Congress Passes Massive Budget Bill with Numerous Health Care Provisions
In the early morning of February 9, Congress passed a two-year budget deal containing substantial implications for health care. The Bipartisan Budget Act of 2018 sets new limits on how much the federal government can spend in the next two years. The budget deal keeps the government operating until March 23, at which point Congress must pass an omnibus appropriations bill to detail spending levels for each government program for the rest of the fiscal year.
The measure sets up a two-year, $300 billion increase in spending on military and domestic programs. It includes a four-year extension of funding for the Children’s Health Insurance Program, which comes on top of the six-year extension that Congress approved last month, and provides $7.8 billion in funding for community health centers over the next two years. The bill also provides $6 billion to combat the opioid crisis and improve mental health care.
Additionally, the legislation delays the reductions in Medicaid Disproportionate Share Hospital payments for two years and fully repeals the Independent Payment Advisory Board. The measure contains significant changes to telehealth reimbursement by allowing those services to be provided as a basic benefit for Medicare Advantage enrollees, expanding the ability of accountable care organizations to use telehealth and increasing the use of telehealth for individuals with stroke symptoms.
Other health care policy provisions in the measure include the following.
- Permanent repeal of the Medicare payment cap for therapy services
- Two-year extension of Work Geographic Practice Cost Index floor
- Five-year extensions of home health rural add-on payments, ground ambulance add-on payments, the Medicare-dependent hospital program and low-volume hospital adjustment
- Payment reductions for physicians providing Medicare services, home health services, skilled nursing facilities and the Medicare and Medicaid Improvement Funds, which are reduced to zero
- Increased civil and criminal penalties, both monetarily and via longer sentences, for federal health care fraud and abuse
Hall Render Stark Law Revisions Included in Budget Bill
The Bipartisan Budget Act of 2018 also includes statutory changes to the Stark Law drafted by Hall Render, and pushed by the Hall Render-led Stark Law Correction Coalition, that codify the regulatory changes CMS made in the CY 16 Physician Fee Schedule final rule. Those changes allow a collection of documents or contemporaneous documents to meet the law’s writing requirement, provide 90 days to meet the signature requirement (up from 30 days) and permit indefinite holdovers for lease arrangements and personal service arrangements that are otherwise compliant. By codifying these provisions in the statute, Congress will provide more clarity and certainty to judges and parties litigating Stark Law actions in federal court.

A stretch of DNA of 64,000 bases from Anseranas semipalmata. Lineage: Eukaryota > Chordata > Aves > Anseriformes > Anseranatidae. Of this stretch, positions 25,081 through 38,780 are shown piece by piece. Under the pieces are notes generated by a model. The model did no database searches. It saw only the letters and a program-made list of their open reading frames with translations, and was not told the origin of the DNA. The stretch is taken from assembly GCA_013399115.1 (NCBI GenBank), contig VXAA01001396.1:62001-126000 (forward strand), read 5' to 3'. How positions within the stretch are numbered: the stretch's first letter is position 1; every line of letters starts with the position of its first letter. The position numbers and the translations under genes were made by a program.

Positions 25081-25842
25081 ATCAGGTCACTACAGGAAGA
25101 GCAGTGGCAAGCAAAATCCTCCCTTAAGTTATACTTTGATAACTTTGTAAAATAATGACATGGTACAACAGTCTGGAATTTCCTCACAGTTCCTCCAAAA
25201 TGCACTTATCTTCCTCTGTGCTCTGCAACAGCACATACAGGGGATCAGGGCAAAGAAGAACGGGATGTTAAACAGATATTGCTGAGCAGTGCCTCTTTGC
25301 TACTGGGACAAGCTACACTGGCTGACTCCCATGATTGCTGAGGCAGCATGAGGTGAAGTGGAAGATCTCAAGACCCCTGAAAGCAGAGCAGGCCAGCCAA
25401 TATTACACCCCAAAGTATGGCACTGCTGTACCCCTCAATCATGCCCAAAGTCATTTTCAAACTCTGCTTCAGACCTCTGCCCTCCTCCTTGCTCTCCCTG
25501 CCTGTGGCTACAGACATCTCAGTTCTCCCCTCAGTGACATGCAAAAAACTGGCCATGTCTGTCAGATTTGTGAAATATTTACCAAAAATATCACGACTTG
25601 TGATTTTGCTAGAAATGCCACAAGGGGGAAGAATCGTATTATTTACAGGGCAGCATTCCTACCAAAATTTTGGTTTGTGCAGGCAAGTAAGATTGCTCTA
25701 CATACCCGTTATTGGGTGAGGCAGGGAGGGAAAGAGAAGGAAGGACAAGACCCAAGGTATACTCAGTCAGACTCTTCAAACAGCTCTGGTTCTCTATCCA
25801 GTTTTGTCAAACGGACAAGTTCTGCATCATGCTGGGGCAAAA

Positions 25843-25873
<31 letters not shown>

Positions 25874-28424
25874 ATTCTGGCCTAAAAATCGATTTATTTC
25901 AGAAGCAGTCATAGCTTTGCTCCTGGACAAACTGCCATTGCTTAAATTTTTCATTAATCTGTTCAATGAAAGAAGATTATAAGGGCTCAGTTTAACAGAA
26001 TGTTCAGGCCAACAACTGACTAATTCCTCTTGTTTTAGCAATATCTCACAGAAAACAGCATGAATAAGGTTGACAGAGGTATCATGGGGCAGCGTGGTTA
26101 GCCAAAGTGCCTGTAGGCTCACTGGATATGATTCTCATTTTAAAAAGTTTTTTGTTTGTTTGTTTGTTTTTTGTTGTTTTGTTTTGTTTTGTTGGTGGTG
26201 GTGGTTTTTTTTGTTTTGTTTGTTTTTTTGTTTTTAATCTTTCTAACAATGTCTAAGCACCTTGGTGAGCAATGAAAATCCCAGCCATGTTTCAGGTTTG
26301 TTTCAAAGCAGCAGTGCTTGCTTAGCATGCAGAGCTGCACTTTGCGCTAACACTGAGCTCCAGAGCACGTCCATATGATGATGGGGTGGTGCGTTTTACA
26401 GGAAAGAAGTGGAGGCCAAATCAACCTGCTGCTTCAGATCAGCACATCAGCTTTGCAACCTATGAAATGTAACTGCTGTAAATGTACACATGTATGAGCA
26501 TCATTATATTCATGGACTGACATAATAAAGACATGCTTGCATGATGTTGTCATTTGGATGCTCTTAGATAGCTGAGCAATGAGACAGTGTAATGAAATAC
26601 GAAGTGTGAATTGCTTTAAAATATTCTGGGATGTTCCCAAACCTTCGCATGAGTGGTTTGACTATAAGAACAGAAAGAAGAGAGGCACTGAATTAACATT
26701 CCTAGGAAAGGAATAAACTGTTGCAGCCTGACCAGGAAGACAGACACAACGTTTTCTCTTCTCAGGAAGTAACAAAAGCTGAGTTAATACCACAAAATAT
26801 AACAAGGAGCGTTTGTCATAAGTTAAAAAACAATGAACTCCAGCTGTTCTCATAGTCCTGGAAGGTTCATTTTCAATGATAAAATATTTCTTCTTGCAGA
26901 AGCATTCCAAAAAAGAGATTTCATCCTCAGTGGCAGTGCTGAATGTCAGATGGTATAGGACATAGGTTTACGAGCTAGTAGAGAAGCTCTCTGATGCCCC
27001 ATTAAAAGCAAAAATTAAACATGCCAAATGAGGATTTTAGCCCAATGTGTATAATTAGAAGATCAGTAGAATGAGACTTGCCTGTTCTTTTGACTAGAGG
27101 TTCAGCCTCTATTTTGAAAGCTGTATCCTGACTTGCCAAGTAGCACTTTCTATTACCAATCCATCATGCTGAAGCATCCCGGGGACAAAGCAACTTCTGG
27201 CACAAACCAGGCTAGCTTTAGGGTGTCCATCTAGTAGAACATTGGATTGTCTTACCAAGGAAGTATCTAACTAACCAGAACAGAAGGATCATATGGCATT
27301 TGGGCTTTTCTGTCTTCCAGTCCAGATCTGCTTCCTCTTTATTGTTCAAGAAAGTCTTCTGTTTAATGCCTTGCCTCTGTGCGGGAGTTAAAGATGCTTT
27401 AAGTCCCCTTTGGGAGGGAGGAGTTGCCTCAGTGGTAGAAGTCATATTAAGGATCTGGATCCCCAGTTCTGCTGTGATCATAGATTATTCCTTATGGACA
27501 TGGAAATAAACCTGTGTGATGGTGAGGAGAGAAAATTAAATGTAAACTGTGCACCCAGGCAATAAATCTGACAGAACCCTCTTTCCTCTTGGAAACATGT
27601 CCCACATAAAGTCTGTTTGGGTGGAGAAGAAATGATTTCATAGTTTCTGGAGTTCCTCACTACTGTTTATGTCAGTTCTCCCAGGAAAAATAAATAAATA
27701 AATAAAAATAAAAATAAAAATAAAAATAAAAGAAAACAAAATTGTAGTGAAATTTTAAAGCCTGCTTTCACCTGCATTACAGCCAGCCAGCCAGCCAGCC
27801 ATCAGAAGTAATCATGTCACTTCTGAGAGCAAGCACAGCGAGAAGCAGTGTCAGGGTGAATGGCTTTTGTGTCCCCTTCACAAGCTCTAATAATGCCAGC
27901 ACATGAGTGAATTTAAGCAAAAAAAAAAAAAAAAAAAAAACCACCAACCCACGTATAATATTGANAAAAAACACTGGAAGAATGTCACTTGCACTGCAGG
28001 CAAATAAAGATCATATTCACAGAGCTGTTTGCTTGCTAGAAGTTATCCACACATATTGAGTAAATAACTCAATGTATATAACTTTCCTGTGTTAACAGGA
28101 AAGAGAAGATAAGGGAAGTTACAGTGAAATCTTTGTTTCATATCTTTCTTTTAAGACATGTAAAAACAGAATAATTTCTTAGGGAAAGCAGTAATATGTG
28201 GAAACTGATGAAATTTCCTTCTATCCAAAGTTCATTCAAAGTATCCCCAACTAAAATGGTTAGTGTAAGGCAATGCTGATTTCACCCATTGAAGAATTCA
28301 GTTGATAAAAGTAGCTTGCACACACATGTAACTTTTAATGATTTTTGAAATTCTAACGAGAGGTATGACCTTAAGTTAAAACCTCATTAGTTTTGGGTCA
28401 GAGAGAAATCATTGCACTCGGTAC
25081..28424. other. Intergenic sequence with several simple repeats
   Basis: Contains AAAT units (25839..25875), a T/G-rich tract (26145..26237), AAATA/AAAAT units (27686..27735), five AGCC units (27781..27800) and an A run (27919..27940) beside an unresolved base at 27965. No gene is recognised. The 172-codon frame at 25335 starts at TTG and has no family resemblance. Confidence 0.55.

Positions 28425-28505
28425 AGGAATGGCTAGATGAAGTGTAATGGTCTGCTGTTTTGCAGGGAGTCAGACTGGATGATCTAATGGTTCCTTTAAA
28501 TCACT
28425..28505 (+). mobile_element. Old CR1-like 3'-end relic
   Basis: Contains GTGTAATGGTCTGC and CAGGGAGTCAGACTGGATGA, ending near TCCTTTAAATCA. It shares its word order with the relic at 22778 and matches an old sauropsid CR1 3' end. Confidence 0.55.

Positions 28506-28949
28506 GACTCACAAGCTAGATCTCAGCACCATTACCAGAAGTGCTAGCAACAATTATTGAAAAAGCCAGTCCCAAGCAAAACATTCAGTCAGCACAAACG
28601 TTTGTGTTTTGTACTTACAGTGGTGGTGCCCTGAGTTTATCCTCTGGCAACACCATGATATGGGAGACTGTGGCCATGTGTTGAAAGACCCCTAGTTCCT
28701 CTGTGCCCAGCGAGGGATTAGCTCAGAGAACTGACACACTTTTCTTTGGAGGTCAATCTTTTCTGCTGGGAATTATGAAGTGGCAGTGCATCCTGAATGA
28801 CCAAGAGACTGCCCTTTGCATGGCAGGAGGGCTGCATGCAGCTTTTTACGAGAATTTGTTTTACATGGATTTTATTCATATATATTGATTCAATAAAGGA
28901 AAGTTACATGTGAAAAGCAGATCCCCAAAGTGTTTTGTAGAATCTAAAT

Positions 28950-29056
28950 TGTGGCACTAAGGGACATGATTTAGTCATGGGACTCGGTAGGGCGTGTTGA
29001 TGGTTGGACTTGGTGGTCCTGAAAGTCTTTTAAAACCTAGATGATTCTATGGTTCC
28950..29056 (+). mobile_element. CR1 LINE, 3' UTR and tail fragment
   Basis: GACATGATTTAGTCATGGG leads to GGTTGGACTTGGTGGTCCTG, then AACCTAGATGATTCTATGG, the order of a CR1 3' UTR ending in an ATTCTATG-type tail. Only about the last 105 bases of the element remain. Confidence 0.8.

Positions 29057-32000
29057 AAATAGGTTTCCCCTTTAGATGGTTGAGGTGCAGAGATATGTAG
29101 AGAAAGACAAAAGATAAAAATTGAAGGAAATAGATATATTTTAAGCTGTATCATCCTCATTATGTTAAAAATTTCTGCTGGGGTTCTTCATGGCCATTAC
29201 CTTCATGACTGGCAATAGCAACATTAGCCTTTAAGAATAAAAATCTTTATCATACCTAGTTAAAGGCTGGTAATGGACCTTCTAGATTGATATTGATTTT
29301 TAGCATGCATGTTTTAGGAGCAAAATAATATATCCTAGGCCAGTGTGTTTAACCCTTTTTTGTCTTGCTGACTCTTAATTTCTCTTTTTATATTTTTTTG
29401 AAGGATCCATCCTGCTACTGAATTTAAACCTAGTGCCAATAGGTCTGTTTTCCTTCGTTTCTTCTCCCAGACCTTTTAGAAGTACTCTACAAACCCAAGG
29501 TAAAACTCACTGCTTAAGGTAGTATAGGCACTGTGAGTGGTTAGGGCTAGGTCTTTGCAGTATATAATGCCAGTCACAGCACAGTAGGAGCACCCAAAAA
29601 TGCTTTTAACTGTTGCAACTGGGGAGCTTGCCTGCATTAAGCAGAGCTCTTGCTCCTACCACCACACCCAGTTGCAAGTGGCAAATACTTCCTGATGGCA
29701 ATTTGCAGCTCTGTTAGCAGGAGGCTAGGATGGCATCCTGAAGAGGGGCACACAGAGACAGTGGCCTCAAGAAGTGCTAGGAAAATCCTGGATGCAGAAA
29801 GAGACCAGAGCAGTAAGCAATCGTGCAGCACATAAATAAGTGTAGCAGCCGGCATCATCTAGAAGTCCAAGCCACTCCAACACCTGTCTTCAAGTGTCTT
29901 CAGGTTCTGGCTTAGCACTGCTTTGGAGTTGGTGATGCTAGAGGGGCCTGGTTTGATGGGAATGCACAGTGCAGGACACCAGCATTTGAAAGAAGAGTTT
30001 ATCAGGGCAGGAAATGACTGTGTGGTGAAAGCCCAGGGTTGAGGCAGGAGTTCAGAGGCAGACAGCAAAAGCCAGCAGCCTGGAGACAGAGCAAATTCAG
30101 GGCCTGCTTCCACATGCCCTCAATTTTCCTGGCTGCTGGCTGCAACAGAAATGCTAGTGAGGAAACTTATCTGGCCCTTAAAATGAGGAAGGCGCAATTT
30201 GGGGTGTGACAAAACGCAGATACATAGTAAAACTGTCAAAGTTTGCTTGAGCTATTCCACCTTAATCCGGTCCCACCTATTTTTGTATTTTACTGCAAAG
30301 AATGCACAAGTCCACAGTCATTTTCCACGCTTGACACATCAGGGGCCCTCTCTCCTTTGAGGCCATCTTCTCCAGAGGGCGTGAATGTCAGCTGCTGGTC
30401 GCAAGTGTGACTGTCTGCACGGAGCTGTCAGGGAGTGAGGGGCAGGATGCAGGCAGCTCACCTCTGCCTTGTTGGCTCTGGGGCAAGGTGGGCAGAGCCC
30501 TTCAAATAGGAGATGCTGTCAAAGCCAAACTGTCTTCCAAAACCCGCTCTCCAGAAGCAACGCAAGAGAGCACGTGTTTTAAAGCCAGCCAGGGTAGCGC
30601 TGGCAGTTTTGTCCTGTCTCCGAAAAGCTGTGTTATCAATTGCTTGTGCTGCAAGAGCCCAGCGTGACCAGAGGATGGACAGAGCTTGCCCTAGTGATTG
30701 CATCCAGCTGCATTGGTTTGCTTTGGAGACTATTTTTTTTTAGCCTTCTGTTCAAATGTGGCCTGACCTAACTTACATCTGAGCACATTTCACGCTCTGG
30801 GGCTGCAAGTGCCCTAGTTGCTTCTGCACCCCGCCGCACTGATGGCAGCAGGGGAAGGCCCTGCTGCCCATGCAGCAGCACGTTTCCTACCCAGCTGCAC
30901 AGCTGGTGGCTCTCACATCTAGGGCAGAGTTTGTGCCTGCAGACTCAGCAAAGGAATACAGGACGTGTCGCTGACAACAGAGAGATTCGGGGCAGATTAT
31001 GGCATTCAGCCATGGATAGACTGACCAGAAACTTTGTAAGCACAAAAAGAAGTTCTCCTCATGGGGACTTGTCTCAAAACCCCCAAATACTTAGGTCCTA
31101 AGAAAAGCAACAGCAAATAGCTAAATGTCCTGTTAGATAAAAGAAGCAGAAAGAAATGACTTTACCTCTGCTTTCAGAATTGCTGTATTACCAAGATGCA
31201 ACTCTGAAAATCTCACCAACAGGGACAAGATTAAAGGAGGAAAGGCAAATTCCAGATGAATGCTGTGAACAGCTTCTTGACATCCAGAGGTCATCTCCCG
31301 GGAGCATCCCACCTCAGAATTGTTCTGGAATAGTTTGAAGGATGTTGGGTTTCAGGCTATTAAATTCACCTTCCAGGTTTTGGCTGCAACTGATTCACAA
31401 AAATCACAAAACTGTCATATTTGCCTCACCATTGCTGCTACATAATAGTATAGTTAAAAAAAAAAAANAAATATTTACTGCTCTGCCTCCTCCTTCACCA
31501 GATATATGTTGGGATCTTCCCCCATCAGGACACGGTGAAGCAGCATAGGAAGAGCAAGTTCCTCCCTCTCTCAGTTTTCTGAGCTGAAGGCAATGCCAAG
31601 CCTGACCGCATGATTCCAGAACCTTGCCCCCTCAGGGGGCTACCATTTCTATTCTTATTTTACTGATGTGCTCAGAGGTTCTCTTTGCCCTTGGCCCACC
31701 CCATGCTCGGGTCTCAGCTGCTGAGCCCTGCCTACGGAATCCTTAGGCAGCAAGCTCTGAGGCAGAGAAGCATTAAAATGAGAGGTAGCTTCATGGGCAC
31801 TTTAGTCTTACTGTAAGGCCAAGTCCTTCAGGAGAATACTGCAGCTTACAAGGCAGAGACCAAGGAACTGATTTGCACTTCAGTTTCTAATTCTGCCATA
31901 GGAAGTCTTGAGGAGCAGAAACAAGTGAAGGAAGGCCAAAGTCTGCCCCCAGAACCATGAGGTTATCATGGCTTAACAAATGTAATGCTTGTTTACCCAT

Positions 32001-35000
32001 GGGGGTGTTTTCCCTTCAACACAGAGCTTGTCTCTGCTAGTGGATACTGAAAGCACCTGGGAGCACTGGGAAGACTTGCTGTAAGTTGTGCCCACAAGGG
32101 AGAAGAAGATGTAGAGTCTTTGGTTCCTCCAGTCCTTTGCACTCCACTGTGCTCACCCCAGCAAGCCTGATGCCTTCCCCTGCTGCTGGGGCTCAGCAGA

Health-Related Bills Introduced This Week
Rep. Michael Burgess (R-TX) introduced H.R. 4987 to amend Title XVIII of the Social Security Act to provide for technical amendments to the Merit-Based Incentive Payment System under Medicare.
Rep. Cheri Bustos (D-IL) introduced the Rural Health Liaison Act of 2018 (H.R. 4945) to amend the Department of Agriculture Reorganization Act of 1994 to establish a Rural Health Liaison.
Next Week in Washington
Congress returns Monday for a full week of legislative work. On Monday, President Trump will release his budget request for FY 19. Since the budget request was written prior to the two-year spending deal passed by Congress, the president’s request will include an addendum discussing the newly set budget levels.
On the Hill, the bulk of congressional attention will be budget related. The Senate Budget Committee will hold a hearing on the president’s budget on Tuesday, and the House Budget Committee will do the same on Wednesday. Also on Wednesday, HHS Secretary Alex Azar will appear before the House Ways and Means Committee to discuss funding for the agencies in his department. On Tuesday, the National Institute for Health Care Management will host a webinar on the opioid crisis, focusing specifically on prevention and efforts across the health care system to stop opioid abuse before it starts. The House Energy and Commerce Oversight and Investigations Subcommittee will hold a hearing on Wednesday, “Examining the Impact of Health Care Consolidation.”
This Week in Washington in History
1825: 193 years ago this week, the presidential election of 1824 is decided in February 1825 when the House of Representatives votes to elect John Quincy Adams as president. Adams would win the House vote over Andrew Jackson. The vote went to the House after neither candidate received a majority of electoral votes in November. Four years later, Jackson would win the rematch in a landslide.
1917: 101 years ago this week, Congress overrides President Woodrow Wilson’s veto and passes the Immigration Act. The law requires a literacy test for immigrants.
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